The situation facing the Nashville Symphony is sad and frustrating. Unfortunately, it is also not atypical.
Symphony officials recently announced that it would default on the bonds for its performance hall--the Schermerhorn Symphony Center.
It is not immediately clear what impact this will have on the organization or its musicians. Will banks step in and save the day? Will funders step in and rescue the organization? Or will cuts to the Symphony's budget have to be made to help balance the books?
What is clear is that the Nashville Symphony is in for a challenging few months or years.
And that is sad.
But what is frustrating is that so much debt was incurred when this hall was built.
Why was a regional orchestra borrowing $100 million?
This is an organization with a history of artistic accomplishment but a record of financial challenges as well. Why wasn't the project delayed until the capital campaign was in place to raise the necessary funds?
At a time when many orchestras are evaluating whether they can continue to afford the salaries of their musicians, one must acknowledge that debt incurred during the construction of a facility is not the fault of the musicians. They were not the ones to decide that a new concert hall is needed. They were not the ones to build a beautiful new hall without the funds to do so. They are not the ones charged with evaluating the costs of operating a new facility.
And they were not the ones to commit to a project with a price tag that the organization was not able to pay. How many more arts institutions must face financial woes, labor unrest, reduced performing schedules and even closure because they commit to capital projects that are beyond their means?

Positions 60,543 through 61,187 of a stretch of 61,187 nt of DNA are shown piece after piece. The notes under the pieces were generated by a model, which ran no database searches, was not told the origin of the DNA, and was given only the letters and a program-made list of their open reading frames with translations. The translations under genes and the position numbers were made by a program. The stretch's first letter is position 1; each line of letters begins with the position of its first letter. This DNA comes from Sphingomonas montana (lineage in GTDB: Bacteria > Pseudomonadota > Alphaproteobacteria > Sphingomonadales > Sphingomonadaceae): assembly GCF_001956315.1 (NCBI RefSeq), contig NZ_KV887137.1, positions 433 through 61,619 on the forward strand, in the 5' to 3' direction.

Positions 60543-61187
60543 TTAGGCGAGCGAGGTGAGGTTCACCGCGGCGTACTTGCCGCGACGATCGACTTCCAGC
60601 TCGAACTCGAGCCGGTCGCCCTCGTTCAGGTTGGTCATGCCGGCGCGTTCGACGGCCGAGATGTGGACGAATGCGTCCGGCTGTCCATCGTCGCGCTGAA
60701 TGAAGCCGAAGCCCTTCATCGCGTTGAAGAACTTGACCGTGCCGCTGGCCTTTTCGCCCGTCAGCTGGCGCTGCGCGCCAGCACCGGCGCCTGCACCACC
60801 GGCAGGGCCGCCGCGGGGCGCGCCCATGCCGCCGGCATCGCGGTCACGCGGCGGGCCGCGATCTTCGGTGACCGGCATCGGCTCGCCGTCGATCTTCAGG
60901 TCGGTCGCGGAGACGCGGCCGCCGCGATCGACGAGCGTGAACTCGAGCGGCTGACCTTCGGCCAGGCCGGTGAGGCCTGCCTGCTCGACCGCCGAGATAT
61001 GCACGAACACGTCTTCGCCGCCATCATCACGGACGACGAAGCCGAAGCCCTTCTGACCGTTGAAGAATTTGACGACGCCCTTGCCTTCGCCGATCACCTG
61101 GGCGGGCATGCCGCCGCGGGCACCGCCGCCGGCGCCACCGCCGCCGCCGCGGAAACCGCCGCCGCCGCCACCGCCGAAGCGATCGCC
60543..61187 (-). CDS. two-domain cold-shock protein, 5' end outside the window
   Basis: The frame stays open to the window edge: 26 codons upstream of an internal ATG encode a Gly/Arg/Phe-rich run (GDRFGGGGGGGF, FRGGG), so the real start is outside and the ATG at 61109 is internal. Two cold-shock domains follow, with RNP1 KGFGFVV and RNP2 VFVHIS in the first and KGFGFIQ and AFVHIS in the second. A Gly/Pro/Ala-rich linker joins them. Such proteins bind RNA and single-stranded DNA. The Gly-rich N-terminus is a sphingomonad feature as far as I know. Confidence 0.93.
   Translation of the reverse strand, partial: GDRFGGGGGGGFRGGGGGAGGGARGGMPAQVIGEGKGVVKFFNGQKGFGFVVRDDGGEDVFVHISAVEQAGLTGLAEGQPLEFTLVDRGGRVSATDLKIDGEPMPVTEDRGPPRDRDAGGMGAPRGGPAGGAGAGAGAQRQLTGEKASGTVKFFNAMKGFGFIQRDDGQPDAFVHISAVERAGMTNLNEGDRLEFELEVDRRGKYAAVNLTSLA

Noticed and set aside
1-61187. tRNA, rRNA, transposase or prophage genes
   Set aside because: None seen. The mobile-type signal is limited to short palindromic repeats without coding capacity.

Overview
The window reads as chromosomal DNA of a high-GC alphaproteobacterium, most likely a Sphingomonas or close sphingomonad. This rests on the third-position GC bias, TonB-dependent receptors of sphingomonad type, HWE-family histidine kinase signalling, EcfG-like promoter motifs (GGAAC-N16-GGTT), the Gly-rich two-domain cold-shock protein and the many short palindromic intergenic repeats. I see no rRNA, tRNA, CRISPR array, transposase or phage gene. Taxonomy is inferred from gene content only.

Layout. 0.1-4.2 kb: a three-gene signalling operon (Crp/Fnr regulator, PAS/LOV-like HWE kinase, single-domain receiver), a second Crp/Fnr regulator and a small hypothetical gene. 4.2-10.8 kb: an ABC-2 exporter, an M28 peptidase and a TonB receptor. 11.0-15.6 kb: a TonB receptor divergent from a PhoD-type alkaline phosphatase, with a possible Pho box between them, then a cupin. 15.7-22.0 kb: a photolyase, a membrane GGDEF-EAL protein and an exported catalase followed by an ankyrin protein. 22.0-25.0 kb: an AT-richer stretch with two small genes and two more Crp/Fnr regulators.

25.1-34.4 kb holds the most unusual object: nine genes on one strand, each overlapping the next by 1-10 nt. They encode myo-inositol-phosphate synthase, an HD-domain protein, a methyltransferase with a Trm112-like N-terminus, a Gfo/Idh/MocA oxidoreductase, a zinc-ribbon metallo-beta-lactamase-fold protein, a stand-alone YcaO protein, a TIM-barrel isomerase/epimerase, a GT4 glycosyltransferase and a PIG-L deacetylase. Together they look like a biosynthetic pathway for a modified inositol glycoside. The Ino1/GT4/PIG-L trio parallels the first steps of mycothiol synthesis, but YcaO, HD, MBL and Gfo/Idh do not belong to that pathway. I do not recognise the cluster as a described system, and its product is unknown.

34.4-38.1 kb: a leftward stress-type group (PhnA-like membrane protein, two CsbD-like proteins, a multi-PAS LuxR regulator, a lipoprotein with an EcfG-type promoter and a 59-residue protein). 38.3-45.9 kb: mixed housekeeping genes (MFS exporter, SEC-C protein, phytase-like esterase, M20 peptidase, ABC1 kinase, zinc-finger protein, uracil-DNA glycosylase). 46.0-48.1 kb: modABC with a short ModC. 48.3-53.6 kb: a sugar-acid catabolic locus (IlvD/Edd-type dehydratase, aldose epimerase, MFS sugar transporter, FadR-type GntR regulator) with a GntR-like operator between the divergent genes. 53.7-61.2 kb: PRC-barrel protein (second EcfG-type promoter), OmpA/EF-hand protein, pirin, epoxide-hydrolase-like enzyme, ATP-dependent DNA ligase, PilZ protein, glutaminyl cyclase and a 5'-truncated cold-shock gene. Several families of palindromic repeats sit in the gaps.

While it is true that many arts organizations can raise more for a capital campaign than they can for an annual effort, it is equally true that organizations can get into serious difficulty when they commit to capital projects that far exceed their fundraising means. And far too many organizations place themselves in this position.
And even when an organization can scrape together the money to build a new building, operating this new, (typically larger, more sophisticated) building often places great pressure on the organization's annual budget. And when the budget doesn't balance, it is all too frequently art that is sacrificed to pay for the new building.
It is imperative that arts organizations consider their missions before they decide to invest in bricks and mortar. I have yet to read a mission statement (and I read hundreds of them a year) that mentions a facility, except when a landmark building is involved.
Arts organizations' missions are about music, dance, theater, education and community engagement. But the quality and quantity of music and education programs are put at risk when debts are incurred that cannot easily be covered.
And that is a true shame.